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Federal Communications Commission
Washington, D.C. 20554
In the Matter of ) File No. EB-06-IH-1706
ProActive Communications, Inc. ) NAL Account No. 200832080089
Licensee of Station KQQB-FM ) Facility ID No. 29911
Newport, Washington ) FRN No. 0011343191
NOTICE OF APPARENT LIABILITY FOR FORFEITURE
Adopted: June 9, 2008 Released: June 9, 2008
By the Chief, Investigations and Hearings Division, Enforcement Bureau:
1. In this Notice of Apparent Liability for Forfeiture ("NAL"), issued
pursuant to Section 503(b) of the Communications Act of 1934, as
amended (the "Act"), and Section 1.80 of the Commission's rules, we
find that ProActive Communications, Inc. (the "Licensee"), licensee of
Station KQQB-FM, Newport, Washington (the "Station"), apparently
willfully violated Section 73.1206 of the Commission's rules by
recording a telephone conversation for broadcast and later
broadcasting that telephone conversation without first informing the
party to the conversation of its intention to do so. Based upon our
review of the facts, we find the Licensee apparently liable for a
forfeiture in the amount of $4,000.
2. On March 27, 2006, the Commission received a complaint from Matt S.
Jensen (the "Complainant"), Director of Marketing of The Davenport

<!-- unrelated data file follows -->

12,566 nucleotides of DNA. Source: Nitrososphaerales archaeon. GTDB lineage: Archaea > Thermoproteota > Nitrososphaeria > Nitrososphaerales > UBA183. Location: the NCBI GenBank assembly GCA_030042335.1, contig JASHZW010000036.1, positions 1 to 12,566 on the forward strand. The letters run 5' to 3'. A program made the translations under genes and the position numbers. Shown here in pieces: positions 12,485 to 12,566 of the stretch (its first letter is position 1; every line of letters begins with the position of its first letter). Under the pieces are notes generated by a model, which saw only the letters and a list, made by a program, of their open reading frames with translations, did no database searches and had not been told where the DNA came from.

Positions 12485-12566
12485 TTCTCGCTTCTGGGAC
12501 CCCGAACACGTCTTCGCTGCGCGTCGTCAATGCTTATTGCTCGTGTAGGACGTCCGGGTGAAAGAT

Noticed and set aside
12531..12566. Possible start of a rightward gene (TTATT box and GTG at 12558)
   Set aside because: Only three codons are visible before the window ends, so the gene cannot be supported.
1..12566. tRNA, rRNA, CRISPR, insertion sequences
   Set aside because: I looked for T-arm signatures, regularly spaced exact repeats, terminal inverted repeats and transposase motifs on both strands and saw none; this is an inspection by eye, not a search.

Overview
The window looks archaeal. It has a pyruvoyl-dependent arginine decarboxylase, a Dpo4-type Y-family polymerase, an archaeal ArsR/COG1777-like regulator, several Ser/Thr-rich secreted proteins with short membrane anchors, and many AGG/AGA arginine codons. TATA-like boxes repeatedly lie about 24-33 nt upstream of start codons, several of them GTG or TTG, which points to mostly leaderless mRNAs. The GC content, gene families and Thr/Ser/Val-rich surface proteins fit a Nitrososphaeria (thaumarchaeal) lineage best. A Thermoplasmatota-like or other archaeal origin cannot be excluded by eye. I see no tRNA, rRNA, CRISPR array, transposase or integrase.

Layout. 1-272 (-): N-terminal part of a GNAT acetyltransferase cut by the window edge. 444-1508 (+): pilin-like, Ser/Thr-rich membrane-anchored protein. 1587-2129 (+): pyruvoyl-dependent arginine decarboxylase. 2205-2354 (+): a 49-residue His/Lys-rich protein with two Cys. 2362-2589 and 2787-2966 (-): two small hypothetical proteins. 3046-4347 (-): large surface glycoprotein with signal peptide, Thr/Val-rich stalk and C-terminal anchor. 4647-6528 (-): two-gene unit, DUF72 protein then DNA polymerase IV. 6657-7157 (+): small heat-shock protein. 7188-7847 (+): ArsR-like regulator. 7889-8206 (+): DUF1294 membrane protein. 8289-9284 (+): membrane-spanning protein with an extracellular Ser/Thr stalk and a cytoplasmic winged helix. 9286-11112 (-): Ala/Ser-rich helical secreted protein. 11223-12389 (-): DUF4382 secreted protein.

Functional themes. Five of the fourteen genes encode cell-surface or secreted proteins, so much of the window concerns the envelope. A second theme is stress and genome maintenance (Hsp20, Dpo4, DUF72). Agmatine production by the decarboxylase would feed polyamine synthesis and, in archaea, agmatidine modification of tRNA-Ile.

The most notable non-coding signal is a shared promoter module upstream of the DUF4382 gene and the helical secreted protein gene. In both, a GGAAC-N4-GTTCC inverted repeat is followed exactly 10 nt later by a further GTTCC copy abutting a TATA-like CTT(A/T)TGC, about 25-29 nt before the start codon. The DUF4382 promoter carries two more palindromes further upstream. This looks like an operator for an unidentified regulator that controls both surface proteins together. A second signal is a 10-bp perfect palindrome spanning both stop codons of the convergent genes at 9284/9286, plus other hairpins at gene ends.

Hotel and Tower (the "Hotel"), alleging that on March 22, 2006, at
approximately 9:30 p.m., DJ Dick, a disc jockey at the Station,
broadcast over the Station a fictitious Hotel room number claiming
that the rap star 50 Cent was staying there. DJ Dick then asked his
listeners to go to the Hotel and try to get 50 Cent to call him at the
Station for an interview. DJ Dick also asked the listeners to call the
Hotel. The Complainant alleges that within approximately one hour's
time the Hotel logged over 40 phone calls from people insisting that
they be connected to 50 Cent's room. In addition, Hotel staff escorted
over 20 people trying to access 50 Cent's room out of the Hotel.
3. At approximately 9:45 p.m. that evening, the Complainant allegedly
called the Station, asked to speak with the Station's manager, and was
told he could only speak with DJ Dick. At the time, the Complainant
was not aware that DJ Dick was the Station's disc jockey. The
Complainant asked DJ Dick to stop asking people to call and harass the